You really are a heel.
You're as cuddly as a cactus,
You're as charming as an eel.
Mr. Grinch.

You're a bad banana
With a greasy black peel.

You're a monster, Mr. Grinch.
Your heart's an empty hole.
Your brain is full of spiders,
You've got garlic in your soul.
Mr. Grinch.

I wouldn't touch you, with a
thirty-nine-and-a-half foot pole.

You're a vile one, Mr. Grinch.
You have termites in your smile.
You have all the tender sweetness
Of a seasick crocodile.
Mr. Grinch.

Given the choice between the two of you
I'd take the seasick crockodile.

You're a foul one, Mr. Grinch.
You're a nasty, wasty skunk.
Your heart is full of unwashed socks
Your soul is full of gunk.
Mr. Grinch.

The three words that best describe you,
are, and I quote: "Stink. Stank. Stunk."

You're a rotter, Mr. Grinch.
You're the king of sinful sots.
Your heart's a dead tomato splot
With moldy purple spots,
Mr. Grinch.

Your soul is an apalling dump heap overflowing
with the most disgraceful assortment of deplorable
rubbish imaginable,
Mangled up in tangled up knots.

You nauseate me, Mr. Grinch.
With a nauseaus super-naus.
You're a crooked jerky jockey
And you drive a crooked horse.
Mr. Grinch.

You're a three decker saurkraut and toadstool
With arsenic sauce.

Copyright © 1957, Dr. Seuss.

Tuesday, December 9, 2008


Surgery. Monday, 15 December.
Exact time TBA.


The good surgeon promised to do his best to preserve the prosthesis, and I know he will...

because he is none other than:


Monday, December 8, 2008


I have been flirting with 101 degrees since Friday night. Flirt, flirt. The pain in my shoulders is steadily increasing.

We deigned to grace the Wound Care Center with our sniveling presence this morning -- and boohooed through the entire appointment.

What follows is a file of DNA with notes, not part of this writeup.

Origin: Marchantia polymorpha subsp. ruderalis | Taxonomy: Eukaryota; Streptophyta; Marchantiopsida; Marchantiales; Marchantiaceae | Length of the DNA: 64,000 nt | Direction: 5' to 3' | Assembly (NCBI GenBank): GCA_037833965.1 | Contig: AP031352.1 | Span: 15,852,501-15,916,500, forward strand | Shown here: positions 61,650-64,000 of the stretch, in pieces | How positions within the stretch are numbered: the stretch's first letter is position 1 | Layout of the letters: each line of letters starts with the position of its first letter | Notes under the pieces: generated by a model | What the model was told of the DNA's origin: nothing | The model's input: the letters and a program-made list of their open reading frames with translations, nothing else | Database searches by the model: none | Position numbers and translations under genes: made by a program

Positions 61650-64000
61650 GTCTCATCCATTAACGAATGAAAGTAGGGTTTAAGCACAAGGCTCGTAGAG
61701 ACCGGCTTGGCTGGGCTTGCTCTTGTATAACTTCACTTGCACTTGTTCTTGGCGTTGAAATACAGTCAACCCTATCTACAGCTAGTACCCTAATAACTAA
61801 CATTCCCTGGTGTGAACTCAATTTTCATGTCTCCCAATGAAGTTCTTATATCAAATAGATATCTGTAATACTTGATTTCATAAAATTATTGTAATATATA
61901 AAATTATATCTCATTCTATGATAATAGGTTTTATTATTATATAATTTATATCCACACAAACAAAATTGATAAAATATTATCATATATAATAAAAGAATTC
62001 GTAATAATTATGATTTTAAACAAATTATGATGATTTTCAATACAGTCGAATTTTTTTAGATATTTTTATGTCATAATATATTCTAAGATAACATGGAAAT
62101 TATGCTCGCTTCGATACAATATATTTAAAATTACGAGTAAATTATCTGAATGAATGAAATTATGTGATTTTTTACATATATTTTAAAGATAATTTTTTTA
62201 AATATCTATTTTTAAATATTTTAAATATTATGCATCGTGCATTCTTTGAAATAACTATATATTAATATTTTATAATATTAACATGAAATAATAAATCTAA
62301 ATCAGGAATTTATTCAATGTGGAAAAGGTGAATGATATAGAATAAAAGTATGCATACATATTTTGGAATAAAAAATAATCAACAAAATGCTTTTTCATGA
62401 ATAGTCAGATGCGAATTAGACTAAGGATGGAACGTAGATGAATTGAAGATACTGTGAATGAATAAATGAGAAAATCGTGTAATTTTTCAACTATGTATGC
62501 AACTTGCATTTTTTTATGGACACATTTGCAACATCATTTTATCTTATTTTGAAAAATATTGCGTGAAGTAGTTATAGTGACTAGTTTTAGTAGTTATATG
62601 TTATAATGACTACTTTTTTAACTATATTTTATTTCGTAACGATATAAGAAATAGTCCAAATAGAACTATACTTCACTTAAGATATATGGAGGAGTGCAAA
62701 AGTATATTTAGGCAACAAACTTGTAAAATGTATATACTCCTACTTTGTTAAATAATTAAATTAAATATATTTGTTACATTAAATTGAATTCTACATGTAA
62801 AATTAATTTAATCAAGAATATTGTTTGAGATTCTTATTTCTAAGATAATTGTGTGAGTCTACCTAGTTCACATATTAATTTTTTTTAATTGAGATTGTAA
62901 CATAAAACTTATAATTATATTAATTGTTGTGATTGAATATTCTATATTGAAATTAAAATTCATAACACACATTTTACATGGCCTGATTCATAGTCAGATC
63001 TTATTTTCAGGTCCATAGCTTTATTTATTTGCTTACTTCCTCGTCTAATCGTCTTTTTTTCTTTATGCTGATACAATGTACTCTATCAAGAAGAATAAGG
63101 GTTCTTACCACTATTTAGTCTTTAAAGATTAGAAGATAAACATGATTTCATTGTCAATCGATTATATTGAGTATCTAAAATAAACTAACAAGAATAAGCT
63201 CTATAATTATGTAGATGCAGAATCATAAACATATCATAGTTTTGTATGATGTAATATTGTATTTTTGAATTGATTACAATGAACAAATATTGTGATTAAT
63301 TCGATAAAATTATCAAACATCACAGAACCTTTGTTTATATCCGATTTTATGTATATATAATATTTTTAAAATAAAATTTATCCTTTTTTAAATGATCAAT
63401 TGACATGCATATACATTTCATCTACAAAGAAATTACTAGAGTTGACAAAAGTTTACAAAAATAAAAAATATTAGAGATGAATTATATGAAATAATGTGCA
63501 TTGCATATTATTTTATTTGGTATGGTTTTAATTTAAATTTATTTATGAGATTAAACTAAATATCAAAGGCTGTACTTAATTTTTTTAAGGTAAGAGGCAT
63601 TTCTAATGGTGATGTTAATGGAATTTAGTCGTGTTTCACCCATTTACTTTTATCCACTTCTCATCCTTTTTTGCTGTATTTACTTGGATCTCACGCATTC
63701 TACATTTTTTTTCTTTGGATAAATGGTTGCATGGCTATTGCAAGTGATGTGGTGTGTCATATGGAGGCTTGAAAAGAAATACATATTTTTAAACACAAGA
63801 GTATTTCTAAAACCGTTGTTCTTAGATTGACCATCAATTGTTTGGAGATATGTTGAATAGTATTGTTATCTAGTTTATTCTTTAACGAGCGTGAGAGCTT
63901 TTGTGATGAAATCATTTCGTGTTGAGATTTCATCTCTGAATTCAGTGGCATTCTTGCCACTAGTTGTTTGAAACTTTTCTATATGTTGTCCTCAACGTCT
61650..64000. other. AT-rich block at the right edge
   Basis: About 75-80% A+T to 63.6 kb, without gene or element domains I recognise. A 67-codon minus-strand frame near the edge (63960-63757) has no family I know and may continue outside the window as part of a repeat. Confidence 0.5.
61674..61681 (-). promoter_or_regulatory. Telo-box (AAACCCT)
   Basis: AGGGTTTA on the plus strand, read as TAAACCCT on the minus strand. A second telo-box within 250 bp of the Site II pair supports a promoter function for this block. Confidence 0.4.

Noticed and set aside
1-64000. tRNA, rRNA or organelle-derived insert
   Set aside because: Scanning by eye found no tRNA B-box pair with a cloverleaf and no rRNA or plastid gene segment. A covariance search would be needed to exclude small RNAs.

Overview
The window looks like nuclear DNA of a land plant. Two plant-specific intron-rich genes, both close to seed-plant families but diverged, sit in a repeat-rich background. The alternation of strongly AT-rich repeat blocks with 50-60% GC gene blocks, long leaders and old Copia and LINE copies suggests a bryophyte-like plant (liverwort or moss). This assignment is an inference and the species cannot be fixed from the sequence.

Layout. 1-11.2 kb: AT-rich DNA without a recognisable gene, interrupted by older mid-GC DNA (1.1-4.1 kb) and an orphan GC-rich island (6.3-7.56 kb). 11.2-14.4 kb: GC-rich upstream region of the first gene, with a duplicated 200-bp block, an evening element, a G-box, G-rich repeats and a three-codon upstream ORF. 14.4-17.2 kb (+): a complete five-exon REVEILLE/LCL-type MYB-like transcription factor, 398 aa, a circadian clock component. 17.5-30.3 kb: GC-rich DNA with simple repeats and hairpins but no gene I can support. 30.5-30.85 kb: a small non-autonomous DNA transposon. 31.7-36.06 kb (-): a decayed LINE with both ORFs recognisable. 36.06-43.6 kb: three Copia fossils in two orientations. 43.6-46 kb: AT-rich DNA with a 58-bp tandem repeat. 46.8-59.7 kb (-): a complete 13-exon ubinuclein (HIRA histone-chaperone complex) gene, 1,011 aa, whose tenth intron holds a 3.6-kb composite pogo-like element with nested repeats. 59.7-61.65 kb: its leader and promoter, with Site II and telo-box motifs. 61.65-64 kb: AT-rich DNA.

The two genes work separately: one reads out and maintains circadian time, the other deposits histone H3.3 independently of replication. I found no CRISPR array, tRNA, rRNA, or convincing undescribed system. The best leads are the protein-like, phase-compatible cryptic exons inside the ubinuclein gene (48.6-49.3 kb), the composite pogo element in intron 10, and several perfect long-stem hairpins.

It was mortifying.

Bless Brandi's heart (remember, please, that we call her Brandi because that is her name!). What do you do with such a patient and no doctor in the clinic? Why, you threaten to call the ID doctor, the orthopedic surgeon, *and* the Boutiqueur -- unless the weeping dipwad of a dingbat patient promises to call someone as soon as she gets home.

Which she does.

It was my first call to the Boutiqueur since his move to the new office, with the new setup, with the guarantee of being able to reach him "24/7" -- an expression that I have never been fond of.

I got the same answer that I would have received a month ago -- back in the old effed-up office, before the Grand Guarantees: "He's with patients. Can I take a message and have him or the nurse call you back?"

That, my friends, is an oldie but a goodie. I am timing him.

[Granted, I am very confused as to what he could possibly do for me. What is it about 101 that makes it a differentiating marker of some sort? What? Blood cultures? Like hell am I getting back into that damn car. I cried the whole way home and screamed during the transfer to my chair. There had best be a promise of an answer... Zut. I hate myself when I get this sick. There is this guilt that takes over -- and even without decades of therapy, I know where it comes from. The evil stepmother -- just joshing! She really is swell and I love her lots -- but everytime any of us got sick, she got mad at us. I will never forget trying to hide the fact that I had pneumonia, out of pure trepidation. She caught on when I collapsed and coughed up a lung... and she said: "What did you have to go and do that for?" You see, we were about to go on vacation to Japan... We still went. I spent most of the time in the hotel room. Hmmm. I'll clue you in on something else -- I babble when over 101. Tears, babbling, and guilt -- I have hit the trifecta.]

Edit -- and not even five minutes after publishing this! Total embarrassment. Maybe there is something to this concierge medicine after all. Boutiqueurs nurse just called -- she is the greatest. What did I do? You get three guesses. Right! I burst into tears. She is all fired up now... and the orthopedic surgeon -- who completely blew me off last week -- is about to get hit by incoming... Bless everyone's bones. I really am grateful. I really am.